all kinds of music I wasn~t gonna like. Then he told me he liked [folk-rockers]
Crosby, Stills and Nash and Joni Mitchell. It was quite refreshing." Even so, he
was disinclined to sign the fledgling artist.
In 1990, however, Seal took his fate into his hands, achieving immediate success
that would grab the attention of Horn and much of the pop world. He wrote a song
called "Killer" with British keyboardist Adamski, and its mix of dance and
rock--helped by heartfelt singing and lyrics--took it to the top of the U.K.
charts. "I remember the first time we got to No. 1," he recollected in an
interview with Giles Smith of The Independent, "Adamski and myself were in one
of those family inn restaurants on a Sunday near Cambridge, [and] the week
before we were No. 4 and [pop diva] Madonna was No. 1." When they realized that
"Killer" had gained the top position, "I let out this huge roar. Honestly,
families around us were going for their children--there was this six-foot-four
black man gone wild in Cambridgeshire."
Seal was unprepared for what would follow. "I guess I was the epitome of the
phrase "meteoric success,~' he told Cooper of Q." "My kind of success was
different because I had a hit record with something which wasn~t immediately
commercial in the pop sense. I took [my song] Crazy round to lots of record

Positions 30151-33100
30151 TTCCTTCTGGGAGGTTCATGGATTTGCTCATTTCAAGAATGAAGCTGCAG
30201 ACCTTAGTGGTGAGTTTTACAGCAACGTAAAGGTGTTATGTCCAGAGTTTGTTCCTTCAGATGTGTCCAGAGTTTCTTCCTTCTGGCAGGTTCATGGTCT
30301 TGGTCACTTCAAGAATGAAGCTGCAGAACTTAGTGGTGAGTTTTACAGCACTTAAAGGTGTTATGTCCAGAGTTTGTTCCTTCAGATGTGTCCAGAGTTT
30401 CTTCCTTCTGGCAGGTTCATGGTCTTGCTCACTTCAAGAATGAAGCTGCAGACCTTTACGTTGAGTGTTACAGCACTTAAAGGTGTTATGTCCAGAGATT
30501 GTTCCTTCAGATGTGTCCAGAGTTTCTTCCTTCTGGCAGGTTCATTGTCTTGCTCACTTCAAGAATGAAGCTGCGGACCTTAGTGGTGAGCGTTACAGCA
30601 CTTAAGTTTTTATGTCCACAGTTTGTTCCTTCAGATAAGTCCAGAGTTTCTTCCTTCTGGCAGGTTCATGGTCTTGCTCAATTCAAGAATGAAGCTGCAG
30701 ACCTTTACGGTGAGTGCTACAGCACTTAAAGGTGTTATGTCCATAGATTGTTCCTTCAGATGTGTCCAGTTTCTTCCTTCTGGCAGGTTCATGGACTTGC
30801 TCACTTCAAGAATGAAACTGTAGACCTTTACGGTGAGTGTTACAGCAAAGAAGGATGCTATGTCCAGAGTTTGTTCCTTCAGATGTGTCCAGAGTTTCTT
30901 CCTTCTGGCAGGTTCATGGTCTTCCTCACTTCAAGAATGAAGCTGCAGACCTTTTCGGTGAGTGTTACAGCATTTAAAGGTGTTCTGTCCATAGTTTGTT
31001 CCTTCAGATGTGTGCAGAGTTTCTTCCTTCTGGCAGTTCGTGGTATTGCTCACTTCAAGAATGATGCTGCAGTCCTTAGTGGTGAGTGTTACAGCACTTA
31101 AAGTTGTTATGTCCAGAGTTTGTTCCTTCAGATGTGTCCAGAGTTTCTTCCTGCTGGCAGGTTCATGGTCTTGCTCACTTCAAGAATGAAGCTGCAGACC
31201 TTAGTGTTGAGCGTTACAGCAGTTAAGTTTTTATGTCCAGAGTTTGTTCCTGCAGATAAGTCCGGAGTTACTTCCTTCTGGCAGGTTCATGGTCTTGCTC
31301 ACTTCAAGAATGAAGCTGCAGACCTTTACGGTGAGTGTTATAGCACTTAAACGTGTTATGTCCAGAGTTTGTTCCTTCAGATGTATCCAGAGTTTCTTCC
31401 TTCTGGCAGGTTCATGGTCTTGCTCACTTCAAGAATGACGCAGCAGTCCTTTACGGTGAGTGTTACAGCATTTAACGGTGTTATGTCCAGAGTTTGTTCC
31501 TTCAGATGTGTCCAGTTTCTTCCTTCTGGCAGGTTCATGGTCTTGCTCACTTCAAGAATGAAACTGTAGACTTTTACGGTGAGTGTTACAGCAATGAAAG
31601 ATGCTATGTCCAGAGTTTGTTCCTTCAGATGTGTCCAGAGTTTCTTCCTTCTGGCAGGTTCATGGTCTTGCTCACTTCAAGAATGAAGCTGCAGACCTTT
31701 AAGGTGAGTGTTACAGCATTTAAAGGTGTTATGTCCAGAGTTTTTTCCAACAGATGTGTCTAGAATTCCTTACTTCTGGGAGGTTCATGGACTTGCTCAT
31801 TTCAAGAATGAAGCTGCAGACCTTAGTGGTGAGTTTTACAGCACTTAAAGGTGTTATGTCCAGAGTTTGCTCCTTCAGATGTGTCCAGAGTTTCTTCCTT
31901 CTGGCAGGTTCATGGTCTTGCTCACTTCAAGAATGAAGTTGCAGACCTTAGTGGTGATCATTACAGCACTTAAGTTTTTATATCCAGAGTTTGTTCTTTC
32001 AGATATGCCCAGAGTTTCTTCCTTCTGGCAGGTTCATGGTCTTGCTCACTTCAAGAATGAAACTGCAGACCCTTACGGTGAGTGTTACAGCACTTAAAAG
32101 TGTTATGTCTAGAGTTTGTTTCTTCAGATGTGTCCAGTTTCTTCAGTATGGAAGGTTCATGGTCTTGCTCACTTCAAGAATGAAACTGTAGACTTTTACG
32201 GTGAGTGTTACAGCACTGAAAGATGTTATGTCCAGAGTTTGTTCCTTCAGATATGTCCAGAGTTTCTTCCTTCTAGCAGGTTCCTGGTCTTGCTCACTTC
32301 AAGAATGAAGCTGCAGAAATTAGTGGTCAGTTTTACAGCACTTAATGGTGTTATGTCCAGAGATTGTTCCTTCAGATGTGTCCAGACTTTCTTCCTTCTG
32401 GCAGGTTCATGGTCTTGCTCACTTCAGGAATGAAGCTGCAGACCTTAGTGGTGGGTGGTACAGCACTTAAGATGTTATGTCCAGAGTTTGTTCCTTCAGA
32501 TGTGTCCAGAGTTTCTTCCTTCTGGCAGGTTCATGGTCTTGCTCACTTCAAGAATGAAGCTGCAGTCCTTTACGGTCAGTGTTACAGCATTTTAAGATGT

companies before Killer and although everybody really liked it, they wouldn~t
touch it. But if you manage to get a hit with a record like that, it~s like
you~ve broken through with something which allows you so much room." Soon ZTT
found itself in competition with other labels that wanted to sign Seal; Horn~s
company recruited the young artist by offering him artistic freedom and, as Seal
himself told Tannenbaum of Rolling Stone, "quite a bit of money, too."
Though Seal initially brought in various friends from the dance music world to
help him produce the album, he eventually surrendered the reins to Horn. The
producer told Tannenbaum that the singer~s crowd"were very interested in Chicago
house music. I thought that was absurd, when you have that much talent. It~s
limited--you don~t sit and listen to it. You can~t go to concerts and things
like that." The resulting album, Seal, appeared on ZTT/Sire in 1991 and
complemented the dance-floor grooves with acoustic guitars and an overall
emphasis on melody and song structure.
Rolling Stone writer Thigpen called the Seal~s debut album "a startlingly
original synthesis that seemed to come from some undiscovered place along the
axis of rock and soul." Seal~s lyrics on this first album reflected what he
later referred to in the Independent interview as a "very young, very
idealistic" point of view: "if we only stick together we can save the world."
His travels in the east had made him "unstoppable in that respect."
Seal was an international smash, thanks to "Killer" and "Crazy," an idealistic
slice of pop-funk that was soon co-opted for a television commercial. And Seal
himself was overwhelmed by fame. "You live one way for 26 years, and then